Sunday, October 21, 2012

The Truth Your Panic Attack Doesn't Want You To Know: IT WON'T KILL YOU

Panic attacks can be terrifying. The first time that I had a panic attack I was pretty convinced that I was about to die. Many people have ended up in hospital emergency rooms because they mistook their panic attack symptoms for heart attacks. The symptoms can be similar. People often experience frightening symptoms such as chest pains, rapid heart beat, or shortness of breath. But, assuming you've been seen by a doctor and deemed healthy, you probably don't have much to worry about.

Your panic attack itself does not have the ability to kill you. There is one simple reason behind this. The panic attack itself is created by your body. It is a natural reaction to a perceived threat that starts in your amygdala as a defense mechanism. It may be misdirected. It may be unwanted at that time, but it's primary purpose is to protect you from danger. Your internal body does not have the ability to self destruct.

Don't believe me? Think about your heartbeat and try to make it stop. It can't be done. Likewise, you cannot will yourself to stop breathing. You can hold your breath, sure. But eventually, no matter how hard you fight it, your breathing will continue. You body and mind have the power to do many amazing things but willingly shutting themselves down is not one of them.

Once you realize this, you can take a lot of the wind out of your panic attack's sails. Your fear will decrease and it's really your fear that feeds the panic attack monster. Stop feeding it and it will go away. It's like when you were a kid and afraid of the boogeyman in your closet at night. You were scared, sure that whatever this horrible creature was lurking in the dark was going to get you at any minute. You screamed for your parents and they come and turn on the lights, and you see that the "boogeyman" was all along just one of your toys with a blanket draped over it. The fear goes away.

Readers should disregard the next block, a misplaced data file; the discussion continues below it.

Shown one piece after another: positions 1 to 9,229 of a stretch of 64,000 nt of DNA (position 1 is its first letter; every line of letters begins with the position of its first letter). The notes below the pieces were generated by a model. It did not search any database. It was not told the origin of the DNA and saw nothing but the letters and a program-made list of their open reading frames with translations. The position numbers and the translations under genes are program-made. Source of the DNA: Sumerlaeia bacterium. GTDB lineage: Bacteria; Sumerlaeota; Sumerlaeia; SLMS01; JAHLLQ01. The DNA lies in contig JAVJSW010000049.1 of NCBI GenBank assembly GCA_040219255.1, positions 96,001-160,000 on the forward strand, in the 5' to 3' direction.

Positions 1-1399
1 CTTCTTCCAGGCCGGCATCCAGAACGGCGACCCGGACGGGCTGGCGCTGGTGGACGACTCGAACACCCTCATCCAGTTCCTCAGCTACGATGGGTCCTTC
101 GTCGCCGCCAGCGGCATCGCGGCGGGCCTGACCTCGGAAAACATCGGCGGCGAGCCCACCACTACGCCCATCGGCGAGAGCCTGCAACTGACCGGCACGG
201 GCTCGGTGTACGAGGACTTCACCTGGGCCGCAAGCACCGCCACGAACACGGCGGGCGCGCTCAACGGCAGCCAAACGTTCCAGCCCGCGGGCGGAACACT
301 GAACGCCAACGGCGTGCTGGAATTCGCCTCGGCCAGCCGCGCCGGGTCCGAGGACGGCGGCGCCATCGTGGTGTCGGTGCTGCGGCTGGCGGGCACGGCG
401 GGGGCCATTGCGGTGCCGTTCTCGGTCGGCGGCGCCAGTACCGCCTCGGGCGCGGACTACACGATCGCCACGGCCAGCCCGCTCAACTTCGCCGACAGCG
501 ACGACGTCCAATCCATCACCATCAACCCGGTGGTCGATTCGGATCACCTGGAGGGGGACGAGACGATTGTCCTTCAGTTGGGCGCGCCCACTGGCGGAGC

1. Hi Aaron,

    You make some important observations. And of course, our physical and mental well being are intertwined. A panic attack is often representation of our bodies' reaction to negative stimulus that gives us a sense of being overwhelmed.

    Yes, as you note, once you realise the causes, you can challenge the fear and use positive affirmations, for example, to help counteract the panic attack.

    Very well written, Aaron. Thank you.